If I had a gun to my head and somebody forced me to pick a pearl from the necklace, then it would probably be Apocalypse Now. There’s just something about the film that I find both incredibly intriguing and endlessly fascinating. It always keeps me coming back for more with its purely in-your-face attitude, as well as magnificent performances, score and visuals. The stories of the making of the film are also just as interesting as the film itself, which probably plays a lot into the mysticism of the piece as a whole. The sheer madness of the behind the scenes craziness made its way onto the frames of the film itself, going hand in hand with its subject matter. Yet to me, both are one and the same, and I find it difficult to separate that knowledge of the making of the film while watching it. I think it’s also because it’s one of the greatest imperfect films ever made. An assembled five and a half hour movie whittled down to two and a half hours was no easy task, especially when the film winds up being something entirely different from what it was originally intended to be in the first place.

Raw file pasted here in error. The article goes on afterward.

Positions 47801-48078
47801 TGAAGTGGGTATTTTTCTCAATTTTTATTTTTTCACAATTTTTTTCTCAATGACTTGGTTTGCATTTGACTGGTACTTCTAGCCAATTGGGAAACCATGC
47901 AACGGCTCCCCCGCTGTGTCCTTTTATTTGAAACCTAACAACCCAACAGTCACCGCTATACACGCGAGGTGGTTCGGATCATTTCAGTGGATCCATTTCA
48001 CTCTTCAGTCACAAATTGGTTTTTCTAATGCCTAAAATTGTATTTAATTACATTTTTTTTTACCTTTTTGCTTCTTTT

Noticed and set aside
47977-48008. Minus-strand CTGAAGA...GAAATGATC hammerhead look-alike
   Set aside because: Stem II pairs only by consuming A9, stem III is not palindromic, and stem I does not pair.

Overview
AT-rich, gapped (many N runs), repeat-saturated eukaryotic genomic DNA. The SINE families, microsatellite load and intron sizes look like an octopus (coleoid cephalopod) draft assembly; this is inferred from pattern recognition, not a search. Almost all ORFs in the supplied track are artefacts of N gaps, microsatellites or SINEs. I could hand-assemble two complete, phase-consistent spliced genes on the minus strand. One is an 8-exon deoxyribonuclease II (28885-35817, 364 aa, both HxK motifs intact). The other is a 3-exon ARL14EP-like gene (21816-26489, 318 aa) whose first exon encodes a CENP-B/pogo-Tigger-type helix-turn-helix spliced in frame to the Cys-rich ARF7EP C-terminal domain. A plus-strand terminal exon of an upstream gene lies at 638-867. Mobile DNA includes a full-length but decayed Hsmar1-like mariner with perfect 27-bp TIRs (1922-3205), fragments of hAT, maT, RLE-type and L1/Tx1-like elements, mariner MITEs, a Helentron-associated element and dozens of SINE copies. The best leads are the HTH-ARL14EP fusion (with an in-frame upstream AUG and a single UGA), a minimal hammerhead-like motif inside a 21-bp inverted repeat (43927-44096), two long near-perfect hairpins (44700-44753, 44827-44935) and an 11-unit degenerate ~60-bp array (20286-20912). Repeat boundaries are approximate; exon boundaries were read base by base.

Apocalypse Now Redux
There’s also the alternate version of the film simply titled Apocalypse Now Redux. In all fairness, this isn’t my favorite version of the film, for a variety of reasons (I’m among the majority on this one for once). Mostly because the film was fine the way it was. The new footage introduced into the body of the film seems to weaken the narrative rather than strengthen it. I don’t mind that this version exists, as long as the original is left intact, and that’s the case here. To me, the film is about what it ended up being originally: going into the heart of darkness and destroying the evil, not stopping off to have a 20 minute discussion with a French plantation owner, but that’s one fellow’s opinion.
One From the Heart
Coppola’s greatest box office failure, One From the Heart, is anything but a failure when it comes to the value of the work put into it. Shot entirely at Zoetrope Studios, the film is extraordinary to look at. It’s obvious right away that all 26 million dollars is there on the screen for all to see. Sure the film has pacing issues, but everyone gives marvelous performances, the sets are spectacular, the costumes are wonderful, the cinematography and lighting are exquisite and, as always, the direction is strong. It’s in the writing where the movie fails really. It isn’t that it’s bad, it’s just that a story of this type isn’t really for everyone. The music and the choreography are marvelous, of course; the former courtesy of Tom Waits, who was nominated for an Oscar for his work. The film is quite bluesy in nature, and probably not one that you’ll want to watch too many times, but that’s not a negative response from me. One thing’s for sure: Francis Ford Coppola may sometimes fail, but when he does, he fails enormously.